Laying out your Stage elements well can improve the user experience of most projects and ensure that you're communicating effectively. However, planning and organizing a complex layout can quickly become cumbersome. Fortunately, the Flash designers planned for this possibility and built in several utilities to help you manage your designs.
2.3.1. Rulers and Guides
Create and position the first box in your layout using rulers and guides. In this exercise, you'll also practice some of the drawing principles you've already learned:
Select the Rectangle tool and enable Object Drawing mode. Shift-constrain your drawing, and draw a square on the Stage.
With the square still selected, use the Properties panel to enter a width of 90 and a height of 90.
Use Modify Convert to Symbol (F8) and choose Movie Clip as the symbol type. Call the movie clip box_mc. Youll learn more about the "_mc" extension later.
Choose the View Rulers menu option. Rulers appear, using pixels for measurement, along the top and left sides of the Stage, as shown in Figure 2-6. Notice that the upper-left corner of the Stage is aligned to (0, 0).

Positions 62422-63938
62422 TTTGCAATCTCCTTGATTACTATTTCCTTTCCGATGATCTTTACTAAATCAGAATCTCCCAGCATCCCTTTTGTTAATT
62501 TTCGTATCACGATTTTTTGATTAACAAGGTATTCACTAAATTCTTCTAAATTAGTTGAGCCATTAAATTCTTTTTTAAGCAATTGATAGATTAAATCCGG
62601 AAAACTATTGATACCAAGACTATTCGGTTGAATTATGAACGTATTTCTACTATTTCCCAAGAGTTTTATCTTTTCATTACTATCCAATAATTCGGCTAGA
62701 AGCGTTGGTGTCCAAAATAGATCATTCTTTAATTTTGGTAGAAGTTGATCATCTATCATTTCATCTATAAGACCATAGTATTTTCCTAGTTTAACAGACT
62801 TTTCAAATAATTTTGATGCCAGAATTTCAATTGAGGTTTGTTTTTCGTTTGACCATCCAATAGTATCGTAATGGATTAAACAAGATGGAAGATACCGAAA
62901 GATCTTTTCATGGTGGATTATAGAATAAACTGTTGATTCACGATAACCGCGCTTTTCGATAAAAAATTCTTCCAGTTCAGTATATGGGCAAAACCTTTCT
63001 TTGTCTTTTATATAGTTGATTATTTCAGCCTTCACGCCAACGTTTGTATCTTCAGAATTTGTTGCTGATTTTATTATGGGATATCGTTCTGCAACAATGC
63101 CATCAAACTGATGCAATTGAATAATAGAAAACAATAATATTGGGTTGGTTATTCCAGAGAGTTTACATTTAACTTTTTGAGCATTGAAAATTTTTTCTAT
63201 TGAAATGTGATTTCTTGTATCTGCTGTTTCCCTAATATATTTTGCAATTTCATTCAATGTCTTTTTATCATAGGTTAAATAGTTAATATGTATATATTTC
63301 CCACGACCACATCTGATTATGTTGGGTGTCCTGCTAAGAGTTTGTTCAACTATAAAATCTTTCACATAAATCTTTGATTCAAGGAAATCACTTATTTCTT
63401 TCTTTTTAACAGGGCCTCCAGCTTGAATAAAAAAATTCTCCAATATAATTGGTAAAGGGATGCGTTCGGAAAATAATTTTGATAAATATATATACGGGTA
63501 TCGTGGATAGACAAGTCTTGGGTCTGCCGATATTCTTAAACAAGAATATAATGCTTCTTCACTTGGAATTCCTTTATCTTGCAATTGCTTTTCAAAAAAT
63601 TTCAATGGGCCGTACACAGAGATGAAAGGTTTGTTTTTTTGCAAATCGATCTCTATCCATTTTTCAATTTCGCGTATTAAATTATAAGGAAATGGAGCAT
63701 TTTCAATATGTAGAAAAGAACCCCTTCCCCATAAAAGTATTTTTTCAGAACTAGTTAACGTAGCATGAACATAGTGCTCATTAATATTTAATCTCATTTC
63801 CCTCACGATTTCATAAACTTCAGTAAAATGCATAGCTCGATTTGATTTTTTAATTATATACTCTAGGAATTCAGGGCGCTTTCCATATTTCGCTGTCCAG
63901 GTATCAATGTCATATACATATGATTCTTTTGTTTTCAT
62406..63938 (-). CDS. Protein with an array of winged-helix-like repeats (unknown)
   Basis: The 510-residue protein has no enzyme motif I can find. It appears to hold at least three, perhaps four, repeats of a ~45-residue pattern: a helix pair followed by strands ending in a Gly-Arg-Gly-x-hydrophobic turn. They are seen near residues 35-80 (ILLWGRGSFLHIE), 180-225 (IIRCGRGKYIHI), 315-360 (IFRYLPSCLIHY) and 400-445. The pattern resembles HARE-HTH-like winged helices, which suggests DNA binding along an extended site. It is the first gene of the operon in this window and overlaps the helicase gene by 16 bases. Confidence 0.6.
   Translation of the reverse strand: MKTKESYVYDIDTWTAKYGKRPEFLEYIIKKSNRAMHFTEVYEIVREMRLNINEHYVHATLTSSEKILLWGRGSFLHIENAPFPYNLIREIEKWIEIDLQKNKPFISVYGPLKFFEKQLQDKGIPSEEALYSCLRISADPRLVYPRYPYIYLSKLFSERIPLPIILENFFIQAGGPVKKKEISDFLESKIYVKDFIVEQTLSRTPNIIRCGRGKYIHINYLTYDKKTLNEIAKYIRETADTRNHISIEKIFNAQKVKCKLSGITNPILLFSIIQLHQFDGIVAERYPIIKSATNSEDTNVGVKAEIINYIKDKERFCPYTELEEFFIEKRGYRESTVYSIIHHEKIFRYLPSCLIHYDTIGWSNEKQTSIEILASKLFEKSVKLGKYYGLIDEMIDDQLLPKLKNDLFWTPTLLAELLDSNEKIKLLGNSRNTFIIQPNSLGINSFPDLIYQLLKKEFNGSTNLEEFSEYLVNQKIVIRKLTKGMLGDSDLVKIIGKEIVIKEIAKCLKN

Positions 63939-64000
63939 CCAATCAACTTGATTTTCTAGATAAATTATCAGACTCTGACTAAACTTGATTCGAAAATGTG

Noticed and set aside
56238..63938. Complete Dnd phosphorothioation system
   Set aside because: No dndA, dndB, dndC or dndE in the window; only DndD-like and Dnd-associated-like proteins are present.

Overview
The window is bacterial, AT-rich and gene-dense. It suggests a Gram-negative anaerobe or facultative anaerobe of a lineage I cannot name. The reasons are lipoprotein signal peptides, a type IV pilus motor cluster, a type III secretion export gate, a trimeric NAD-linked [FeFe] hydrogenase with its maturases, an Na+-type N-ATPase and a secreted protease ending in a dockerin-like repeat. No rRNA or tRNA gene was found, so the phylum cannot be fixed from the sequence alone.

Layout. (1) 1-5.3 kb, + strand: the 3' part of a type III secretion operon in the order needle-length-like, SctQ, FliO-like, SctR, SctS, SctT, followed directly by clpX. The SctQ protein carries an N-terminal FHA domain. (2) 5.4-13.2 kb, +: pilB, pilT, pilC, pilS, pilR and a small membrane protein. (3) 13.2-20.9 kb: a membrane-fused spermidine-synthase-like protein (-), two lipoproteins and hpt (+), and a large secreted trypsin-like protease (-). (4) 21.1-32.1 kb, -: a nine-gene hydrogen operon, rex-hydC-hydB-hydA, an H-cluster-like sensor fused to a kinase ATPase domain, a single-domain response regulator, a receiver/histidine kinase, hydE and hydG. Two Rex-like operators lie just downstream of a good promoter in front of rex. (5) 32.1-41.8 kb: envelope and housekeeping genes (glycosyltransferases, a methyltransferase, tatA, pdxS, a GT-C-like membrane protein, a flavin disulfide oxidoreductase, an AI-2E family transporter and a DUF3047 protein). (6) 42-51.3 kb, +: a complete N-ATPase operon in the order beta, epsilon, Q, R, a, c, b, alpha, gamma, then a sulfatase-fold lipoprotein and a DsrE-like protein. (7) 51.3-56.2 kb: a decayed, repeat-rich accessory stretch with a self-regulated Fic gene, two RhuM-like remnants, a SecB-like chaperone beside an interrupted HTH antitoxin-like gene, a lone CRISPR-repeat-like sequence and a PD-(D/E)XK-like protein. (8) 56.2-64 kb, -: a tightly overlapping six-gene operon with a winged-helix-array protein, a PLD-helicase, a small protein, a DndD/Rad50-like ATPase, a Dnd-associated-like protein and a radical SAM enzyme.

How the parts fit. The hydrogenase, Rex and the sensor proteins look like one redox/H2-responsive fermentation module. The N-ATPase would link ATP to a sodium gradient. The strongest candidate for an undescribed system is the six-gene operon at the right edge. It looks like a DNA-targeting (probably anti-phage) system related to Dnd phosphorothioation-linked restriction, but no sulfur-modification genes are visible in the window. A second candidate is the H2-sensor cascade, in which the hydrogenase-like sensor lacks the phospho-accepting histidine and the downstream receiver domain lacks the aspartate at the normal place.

Figure 2-6. Rules and guides help you align objects
Zoom in pretty closely on the upper-left corner of your Stage. This can improve accuracy when working with small measurements.
Click on the horizontal ruler, which is parallel to the top edge of the Stage, and drag downward. This creates a guide (a green line). Drag the guide down past the top edge of the Stage, and watch the vertical ruler (which runs parallel to the left edge of the Stage) as you do it. Release the guide when it is aligned to 5 pixels below the top edge of the Stage (when the ruler measurement mark for 5 turns white).
Note:If the green guide color is ever difficult to see because of a Stage color or background graphic, you can change the color used for guides with the View Guides Edit Guides menu command.